Who’d like to get in on a caper? I’m not talking about a hilariously wacky criminal plot. Even if it were victimless and presumably foolproof, I’m naturally nervous about activities that could land me behind bars. Nor an ancient Celtic jumping and bounding dance, either. I’ll take my exercise in milder doses, thanks!
No, I’m mentally munching into an edible caper, those little green BB-shaped things made from the pickled bud of a Mediterranean lily-like flower, an item that most of us buy in little briny jars from Lotsa Pasta and stash on a refrigerator shelf, never to be seen again.
We stepped into the high-ceilinged room that had housed De La Torre’s for so many years. It looks … different. And very cool. There’s wood all around, and glass and some brass, too, and a bar so long it goes back to there, backed by an awe-inspiring wall of wines housed in high-tech argon gas dispensers that keep the vino fresh.
Also, it’s loud, and by “loud,” I mean LOUD! as in “I can’t hear a frappin’ word you’re saying!”
What? The food guy is going Mexican again? Three weeks running, he’s ricocheted from Argentine beef to taqueria offal to fancified Chicano fare in the surfer tradition? ¿Qué pasa? Or, in the Queen’s English, what’s up with that?
Hmm. I suppose I could claim that I’m dining Latino-style out of solidarity with the flood of kids from Central America who are piling up at our border. I could say I’m doing it to take a stand in a national debate that prompts some Americans to yell that Lady Liberty lifts her lamp beside the golden door only for immigrants who look like us.
And those things could be true.
But to be honest, I mainly went to El Camino this week to check out the Sunday brunch Continue reading
When I was a child, country-style chicken and dumplings wasn’t a thing in my citified family, but I wanted them to be. I would read about dumplings in children’s books and dream of tasting these succulent-sounding goodies.
“You wouldn’t like them,” my mother said, declining to make some for the family table.
Eventually I got to try some, and sure enough, Mom was right as usual. Thick rectangles of flabby dough, floating in chicken stew? Meh.
But that was before most folks in these parts knew of Chinese dumplings. Continue reading
Psst! Señoras y Señores! Want to practice your Spanish? Here’s a tip: Go to Palermo Viejo and order the classic Argentine meat platter, La Parrillada.
The name of this dish (literally “The Grill Platter”) offers the Spanish-impaired student a double challenge, as it mashes up two of the toughest consonant pairs in Español: double-r and double-l.
Jack Fry’s! The very name of this Highlands landmark makes many of us smile. Fry’s feels like an enduring landmark, a piece of Louisville culinary history that always stays the same. Which is kind of funny when you consider that it has changed both owner and chef since my last review.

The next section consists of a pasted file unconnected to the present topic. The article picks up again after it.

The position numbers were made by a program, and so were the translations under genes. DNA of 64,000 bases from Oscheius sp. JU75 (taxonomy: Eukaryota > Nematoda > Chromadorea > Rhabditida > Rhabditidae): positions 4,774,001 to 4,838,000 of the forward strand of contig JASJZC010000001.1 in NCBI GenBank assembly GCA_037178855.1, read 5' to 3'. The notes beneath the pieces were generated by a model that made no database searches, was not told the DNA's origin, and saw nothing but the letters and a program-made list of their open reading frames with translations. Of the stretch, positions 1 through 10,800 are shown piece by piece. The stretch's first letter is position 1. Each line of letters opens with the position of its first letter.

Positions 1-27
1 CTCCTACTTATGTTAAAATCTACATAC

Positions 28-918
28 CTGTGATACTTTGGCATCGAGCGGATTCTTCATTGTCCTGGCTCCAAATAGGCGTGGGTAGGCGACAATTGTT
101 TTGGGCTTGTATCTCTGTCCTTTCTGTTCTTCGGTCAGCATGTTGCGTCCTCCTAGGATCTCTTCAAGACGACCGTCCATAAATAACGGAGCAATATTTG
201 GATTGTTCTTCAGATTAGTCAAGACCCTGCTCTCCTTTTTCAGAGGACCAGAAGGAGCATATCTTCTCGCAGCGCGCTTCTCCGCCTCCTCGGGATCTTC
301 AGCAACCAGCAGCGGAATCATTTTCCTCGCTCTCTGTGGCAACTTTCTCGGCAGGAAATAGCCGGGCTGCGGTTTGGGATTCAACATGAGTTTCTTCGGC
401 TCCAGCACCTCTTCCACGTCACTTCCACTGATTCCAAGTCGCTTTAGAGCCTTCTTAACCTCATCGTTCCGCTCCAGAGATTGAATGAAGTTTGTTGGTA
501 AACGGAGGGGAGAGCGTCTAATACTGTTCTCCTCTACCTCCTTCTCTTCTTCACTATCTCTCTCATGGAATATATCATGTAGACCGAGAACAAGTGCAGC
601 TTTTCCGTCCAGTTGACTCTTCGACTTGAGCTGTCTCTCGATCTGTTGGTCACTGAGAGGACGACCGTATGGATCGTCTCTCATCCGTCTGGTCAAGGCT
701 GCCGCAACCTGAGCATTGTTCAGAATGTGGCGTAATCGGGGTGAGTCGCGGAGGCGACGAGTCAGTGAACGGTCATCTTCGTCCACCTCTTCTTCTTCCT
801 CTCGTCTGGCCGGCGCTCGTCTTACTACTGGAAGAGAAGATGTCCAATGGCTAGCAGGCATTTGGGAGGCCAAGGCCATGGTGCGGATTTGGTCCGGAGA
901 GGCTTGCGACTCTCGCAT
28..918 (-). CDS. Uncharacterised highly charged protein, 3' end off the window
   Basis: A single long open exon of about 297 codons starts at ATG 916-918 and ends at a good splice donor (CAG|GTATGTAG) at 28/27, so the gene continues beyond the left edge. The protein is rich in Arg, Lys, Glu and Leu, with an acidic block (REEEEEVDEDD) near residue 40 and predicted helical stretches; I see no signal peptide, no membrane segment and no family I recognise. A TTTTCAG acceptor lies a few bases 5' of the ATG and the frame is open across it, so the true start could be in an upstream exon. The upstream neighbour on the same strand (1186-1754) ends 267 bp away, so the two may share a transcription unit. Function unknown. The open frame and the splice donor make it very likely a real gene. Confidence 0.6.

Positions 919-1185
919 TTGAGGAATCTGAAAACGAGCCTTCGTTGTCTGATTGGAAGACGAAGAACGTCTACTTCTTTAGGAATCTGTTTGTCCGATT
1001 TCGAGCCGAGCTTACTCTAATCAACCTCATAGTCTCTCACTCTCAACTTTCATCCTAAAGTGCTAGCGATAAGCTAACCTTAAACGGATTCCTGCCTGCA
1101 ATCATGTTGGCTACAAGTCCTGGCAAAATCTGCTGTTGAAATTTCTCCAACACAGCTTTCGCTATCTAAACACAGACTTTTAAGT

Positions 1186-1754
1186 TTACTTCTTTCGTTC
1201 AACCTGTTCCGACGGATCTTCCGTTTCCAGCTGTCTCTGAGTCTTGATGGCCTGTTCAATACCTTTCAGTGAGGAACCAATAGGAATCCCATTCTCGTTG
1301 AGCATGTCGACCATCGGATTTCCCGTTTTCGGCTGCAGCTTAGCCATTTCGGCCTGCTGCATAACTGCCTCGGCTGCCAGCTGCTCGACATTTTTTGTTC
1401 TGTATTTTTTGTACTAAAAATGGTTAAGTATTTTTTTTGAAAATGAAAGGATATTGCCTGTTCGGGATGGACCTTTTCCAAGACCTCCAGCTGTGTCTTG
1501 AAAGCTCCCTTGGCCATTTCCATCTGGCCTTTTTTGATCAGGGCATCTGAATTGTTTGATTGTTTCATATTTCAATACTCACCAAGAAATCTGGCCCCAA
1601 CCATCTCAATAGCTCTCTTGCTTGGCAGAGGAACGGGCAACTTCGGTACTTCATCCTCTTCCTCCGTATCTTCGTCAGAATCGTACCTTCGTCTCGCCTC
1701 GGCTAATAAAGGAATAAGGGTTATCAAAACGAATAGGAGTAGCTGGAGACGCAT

Mary took a bite of her sandwich – no easy task considering its oversize girth. She chewed gently, looked thoughtful, then firmly opined: “This is almost too much meat.”
Yes, this is one of those things that no one said, ever … until someone said it.
And it betrayed a basic failure to comprehend the simple reality of delicatessen tradition: “Too much meat,” meaning “generously, gloriously piled high,” is just what delis do.
I like to think I’m a bit of a beer geek, but our friend Don puts me in the shade when it comes to knowledge of things malty and hoppy. I’ll bet he could recite the rules of the ancient Reinheitsgebot beer laws forwards and backwards, and our multilingual pal Anne could help us do it in the original German.
Hey, when did fusion cuisine stop being a thing? It seems like only yesterday – well, OK, maybe it was the ’80s and ’90s – when top chefs had everyone oohing and aahing over such multicultural goodies as Wolfie Puck’s smoked salmon and caviar pizza at Beverly Hills’ Ma Maison or Jean-Georges Vongerichten’s pricey Thai-French mash-ups at his almost-eponymous Vong restaurant in New York City. Continue reading
When baby boomers were kids, our parents overcooked our veggies until they were mushy and bland. A generation later, baby millennials got their veggies crisp and barely cooked, reflecting the then-trendy restaurant style. You’d think that by 2014, some kind of balance might have been achieved between the extremes of ’70s mush and ’90s crunch, but noooo … Continue reading
Roots, with its next-door companion Heart & Soy, is coming up on its third anniversary this summer, and both spots appear to be going strong, filled with happy diners nightly.
So how does that work, when neither upscale Roots nor street-food Heart & Soy offer so much as a bite of meat or a sip of booze? I think it has something to do with what restaurateur Huong “Coco” Tran calls Roots’ “mindful, compassionate cooking,” a plant-based cuisine so good that even the most obligate carnivore can chow down without even missing animal flesh. Continue reading
“I scream, you scream, we all scream for ice cream.” Once a popular ditty of the “Roaring Twenties,” this folk wisdom has grown into a simple truth.
Who doesn’t like ice cream? As Mary’s father used to say, even after an ample meal, “There is always room for ice cream.” And with Spring belatedly breaking after one of the most relentless Winters in recent memory, the signs of the season include, in addition to green buds, bright flowers and insane allergy-pollen levels, long lines of hungry supplicants forming around just about every ice-cream shop in town. Even the perennial ice cream trucks have brought their clangy rendition of “Camptown Races” back to the streets of our fair city. Continue reading